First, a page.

This post riffs off of something I read in Mastronarde’s commentary on Medea (which, by now, is familiar from several editions of Greek Wednesday). Here’s the quote:
“Proves to be” or “shows itself to be” or the like is frequently the best English equivalent for γίγνομαι followed by a predicate noun or adjective.
[Donald J. Mastronarde, Euripides: Medea (Cambride: Cambridge University Press, 2002), 165.]
I think this idea holds water in later Greek, as well as the Classical Greek Mastronarde is referencing. Take several examples from the NT:
(N.B.: I have limited these examples to γίνομαι in the imperative, but only to make the search easier for me; the rule applies to γίνομαι in any mood.)
- Ἰδοὺ ἐγὼ ἀποστέλλω ὑμᾶς ὡς πρόβατα ἐν μέσῳ λύκων· γίνεσθε οὖν φρόνιμοι ὡς οἱ ὄφεις καὶ ἀκέραιοι ὡς αἱ περιστεραί.
- Behold, I am sending you out as sheep in the midst of wolves, so be wise as serpents and innocent as doves. (ESV)
- Look, I am sending you out like sheep in the midst of wolves, so prove yourselves to be wise as serpents and innocent as doves. (Personal translation)
- καὶ ὑμεῖς γίνεσθε ἕτοιμοι, ὅτι ᾗ ὥρᾳ οὐ δοκεῖτε ὁ υἱὸς τοῦ ἀνθρώπου ἔρχεται.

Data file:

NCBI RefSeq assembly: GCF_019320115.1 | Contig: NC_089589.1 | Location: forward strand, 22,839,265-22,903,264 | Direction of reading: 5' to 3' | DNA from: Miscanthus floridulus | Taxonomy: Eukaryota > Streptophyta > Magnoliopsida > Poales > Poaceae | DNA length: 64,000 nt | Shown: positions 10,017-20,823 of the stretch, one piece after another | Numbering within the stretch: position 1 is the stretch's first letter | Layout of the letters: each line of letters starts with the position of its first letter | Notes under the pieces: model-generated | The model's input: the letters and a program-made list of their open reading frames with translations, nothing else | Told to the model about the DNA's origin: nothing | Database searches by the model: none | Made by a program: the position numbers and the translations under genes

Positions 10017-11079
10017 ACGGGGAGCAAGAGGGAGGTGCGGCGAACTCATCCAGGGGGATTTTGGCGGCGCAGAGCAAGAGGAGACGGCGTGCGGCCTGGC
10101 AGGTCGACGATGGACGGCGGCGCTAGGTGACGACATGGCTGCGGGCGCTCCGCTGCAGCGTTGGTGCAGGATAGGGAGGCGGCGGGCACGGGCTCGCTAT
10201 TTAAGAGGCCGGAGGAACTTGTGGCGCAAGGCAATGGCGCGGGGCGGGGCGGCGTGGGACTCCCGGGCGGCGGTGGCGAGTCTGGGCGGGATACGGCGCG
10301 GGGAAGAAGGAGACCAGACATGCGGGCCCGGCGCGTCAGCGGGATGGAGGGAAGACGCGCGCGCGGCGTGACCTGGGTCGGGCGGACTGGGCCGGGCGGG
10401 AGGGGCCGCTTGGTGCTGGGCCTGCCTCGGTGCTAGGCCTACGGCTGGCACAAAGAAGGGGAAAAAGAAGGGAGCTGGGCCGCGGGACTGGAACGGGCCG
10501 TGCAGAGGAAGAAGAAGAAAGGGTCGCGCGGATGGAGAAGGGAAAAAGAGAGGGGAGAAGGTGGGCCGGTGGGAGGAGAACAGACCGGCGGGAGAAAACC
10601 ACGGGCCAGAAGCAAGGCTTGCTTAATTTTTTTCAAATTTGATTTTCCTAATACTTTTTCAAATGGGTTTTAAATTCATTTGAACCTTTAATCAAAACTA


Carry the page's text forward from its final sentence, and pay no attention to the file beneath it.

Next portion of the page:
- You also must be ready, for the Son of Man is coming at an hour you do not expect. (ESV)
- You also — show yourselves to be ready, because the Son of Man is coming at an hour you do not know. (Personal translation)
- εἶτα λέγει τῷ Θωμᾷ· φέρε τὸν δάκτυλόν σου ὧδε καὶ ἴδε τὰς χεῖράς μου καὶ φέρε τὴν χεῖρά σου καὶ βάλε εἰς τὴν πλευράν μου, καὶ μὴ γίνου ἄπιστος ἀλλὰ πιστός.
- Then he said to Thomas, “Put your finger here, and see my hands; and put out your hand, and place it in my side. Do not disbelieve, but believe.” (ESV)
- Then he said to Thomas, “Put your finger here, and look at my hands; put your hand here and push it into my side. Don’t prove to be faithless; rather, show yourself to be faithful.” (Personal translation)
1 Corinthians 7:23
- τιμῆς ἠγοράσθητε· μὴ γίνεσθε δοῦλοι ἀνθρώπων.
- You were bought with a price; do not become slaves of men. (ESV)
- You were bought at a price; do not prove yourselves to be slaves to men. (Personal translation)
In each case, the change in meaning is subtle but significant. Translating γίνου/γίνεσθε as “prove to be” or “show yourself to be” implies a personal development, a là sanctification, that is simply not present with a simple command to “be” something.